5.3 Discussion and Analysis

The MNLI-enhanced BERT models push the performance to 91.8% and 90.3% accuracies on SCT_v1.0 and SCT_v1.5 test datasets, respectively, which are much closer to the human performance (100%). Though very effective in natural language understanding, there are still about 9% of the test instances that the BERT-based models cannot handle.

First, we are curious about why MNLI can improve SCT with such a large margin. Hence, we trained a model on the MNLI dataset and directly applied it to solve the SCT task. Surprisingly, this simple method got a relatively high accuracy of 63.4% on SCT_v1.0 test set, even better than the DSSM and CGAN models which were trained on the SCT dataset. This demonstrates the high correlation between MNLI and SCT. We argue that the SCT task can be seen as a more complicated NLI task, where the premise is a more complex four-sentence evolving context. The goal is to find the right ending that can be entailed with a higher probability than the wrong ending, with respect to the story context.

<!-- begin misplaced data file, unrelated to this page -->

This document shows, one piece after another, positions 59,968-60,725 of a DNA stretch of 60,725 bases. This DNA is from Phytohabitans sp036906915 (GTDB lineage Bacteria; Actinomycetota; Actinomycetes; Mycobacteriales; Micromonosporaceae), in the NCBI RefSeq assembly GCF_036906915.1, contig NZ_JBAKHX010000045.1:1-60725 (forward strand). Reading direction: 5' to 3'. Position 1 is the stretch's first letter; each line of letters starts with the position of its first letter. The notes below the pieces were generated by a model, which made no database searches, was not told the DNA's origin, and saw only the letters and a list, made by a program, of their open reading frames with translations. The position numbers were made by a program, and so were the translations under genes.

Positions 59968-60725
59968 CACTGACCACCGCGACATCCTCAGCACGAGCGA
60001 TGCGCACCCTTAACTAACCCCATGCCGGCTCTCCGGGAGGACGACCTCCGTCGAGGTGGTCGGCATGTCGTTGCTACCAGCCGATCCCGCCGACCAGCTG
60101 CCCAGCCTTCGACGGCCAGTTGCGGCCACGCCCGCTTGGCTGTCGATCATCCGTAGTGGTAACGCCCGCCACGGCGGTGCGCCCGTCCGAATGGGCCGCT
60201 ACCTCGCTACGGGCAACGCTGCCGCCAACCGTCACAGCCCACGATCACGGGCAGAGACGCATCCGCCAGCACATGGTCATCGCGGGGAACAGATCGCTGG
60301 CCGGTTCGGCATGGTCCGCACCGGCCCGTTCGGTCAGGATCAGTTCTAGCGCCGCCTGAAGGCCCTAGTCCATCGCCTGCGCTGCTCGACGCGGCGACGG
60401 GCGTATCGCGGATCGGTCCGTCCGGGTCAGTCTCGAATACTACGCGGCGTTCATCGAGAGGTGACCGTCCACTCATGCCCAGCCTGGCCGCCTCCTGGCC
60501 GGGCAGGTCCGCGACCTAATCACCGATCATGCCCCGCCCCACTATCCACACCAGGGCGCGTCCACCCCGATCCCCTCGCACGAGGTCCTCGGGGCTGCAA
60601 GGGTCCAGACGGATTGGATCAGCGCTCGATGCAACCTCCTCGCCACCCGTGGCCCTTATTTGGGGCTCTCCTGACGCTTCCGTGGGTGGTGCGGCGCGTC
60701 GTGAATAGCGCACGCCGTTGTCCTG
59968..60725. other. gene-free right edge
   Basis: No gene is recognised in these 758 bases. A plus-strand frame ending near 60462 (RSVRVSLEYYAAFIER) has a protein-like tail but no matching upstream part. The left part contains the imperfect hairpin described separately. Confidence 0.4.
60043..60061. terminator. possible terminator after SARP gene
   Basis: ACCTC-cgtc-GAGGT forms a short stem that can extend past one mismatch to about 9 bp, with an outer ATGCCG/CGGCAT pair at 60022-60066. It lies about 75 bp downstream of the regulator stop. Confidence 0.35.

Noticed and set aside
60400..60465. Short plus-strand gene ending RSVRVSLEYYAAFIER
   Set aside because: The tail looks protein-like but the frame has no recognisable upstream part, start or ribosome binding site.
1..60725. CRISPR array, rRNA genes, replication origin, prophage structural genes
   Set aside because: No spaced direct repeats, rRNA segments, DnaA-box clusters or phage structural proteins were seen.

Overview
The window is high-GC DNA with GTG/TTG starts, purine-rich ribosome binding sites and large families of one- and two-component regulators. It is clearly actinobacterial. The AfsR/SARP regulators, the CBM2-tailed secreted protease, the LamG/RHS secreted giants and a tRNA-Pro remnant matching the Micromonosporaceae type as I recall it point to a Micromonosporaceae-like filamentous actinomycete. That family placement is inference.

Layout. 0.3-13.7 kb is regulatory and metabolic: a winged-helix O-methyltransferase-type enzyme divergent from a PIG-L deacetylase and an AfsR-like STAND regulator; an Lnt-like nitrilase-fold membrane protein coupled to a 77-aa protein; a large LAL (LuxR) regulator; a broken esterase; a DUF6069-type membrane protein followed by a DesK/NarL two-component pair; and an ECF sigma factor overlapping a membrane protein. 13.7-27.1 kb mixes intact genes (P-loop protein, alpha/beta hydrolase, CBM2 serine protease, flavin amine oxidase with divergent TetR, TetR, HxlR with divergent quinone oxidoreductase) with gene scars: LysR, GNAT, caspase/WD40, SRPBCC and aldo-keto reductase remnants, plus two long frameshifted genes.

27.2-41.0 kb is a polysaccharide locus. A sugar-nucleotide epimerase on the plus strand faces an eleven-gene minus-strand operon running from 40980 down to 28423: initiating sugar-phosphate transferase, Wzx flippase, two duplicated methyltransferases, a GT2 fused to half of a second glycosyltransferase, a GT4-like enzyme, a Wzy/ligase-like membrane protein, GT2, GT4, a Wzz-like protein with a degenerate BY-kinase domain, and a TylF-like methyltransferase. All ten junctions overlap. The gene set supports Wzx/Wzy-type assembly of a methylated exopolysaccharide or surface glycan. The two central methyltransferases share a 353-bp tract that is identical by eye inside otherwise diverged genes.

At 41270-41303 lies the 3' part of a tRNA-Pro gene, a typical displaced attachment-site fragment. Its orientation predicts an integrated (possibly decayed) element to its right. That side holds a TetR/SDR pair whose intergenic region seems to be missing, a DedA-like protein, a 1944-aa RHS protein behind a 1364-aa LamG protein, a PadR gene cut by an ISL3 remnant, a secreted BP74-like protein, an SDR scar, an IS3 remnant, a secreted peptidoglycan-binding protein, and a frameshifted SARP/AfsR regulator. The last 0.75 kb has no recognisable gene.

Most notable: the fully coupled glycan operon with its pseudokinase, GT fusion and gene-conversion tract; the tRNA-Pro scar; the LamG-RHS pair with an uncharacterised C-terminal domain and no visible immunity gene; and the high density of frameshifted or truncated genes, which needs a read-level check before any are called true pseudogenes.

Error analysis of the unsolved instances shows that BERT-based models make a lot of mistakes when one of the two candidate endings is about mental state while the other one describes the next action. This is mainly because BERT-based models are good at distinguishing from two homogeneous endings (e.g. both describe human mental states). But they cannot handle two heterogeneous endings well. Better models will be needed to handle this properly.

Here we try to answer the above two challenging questions:

  • How can the pre-training framework better utilize supervised knowledge: One way is to add a second pre-training stage to integrate knowledge from existing supervised tasks, like what the STILTs [\citeauthoryearPhang et al.2018] and TransBERT do. But this method can only exploit one single supervised task each time. Another way is to pre-train the transfer tasks in a multi-task learning manner [\citeauthoryearLiu et al.2019] (e.g. train MNLI, Twitter, and SWAG simultaneously). But it’s unknown whether this multi-task learning manner can bring more improvement to SCT, even if each of the three tasks is helpful. We leave this as future work.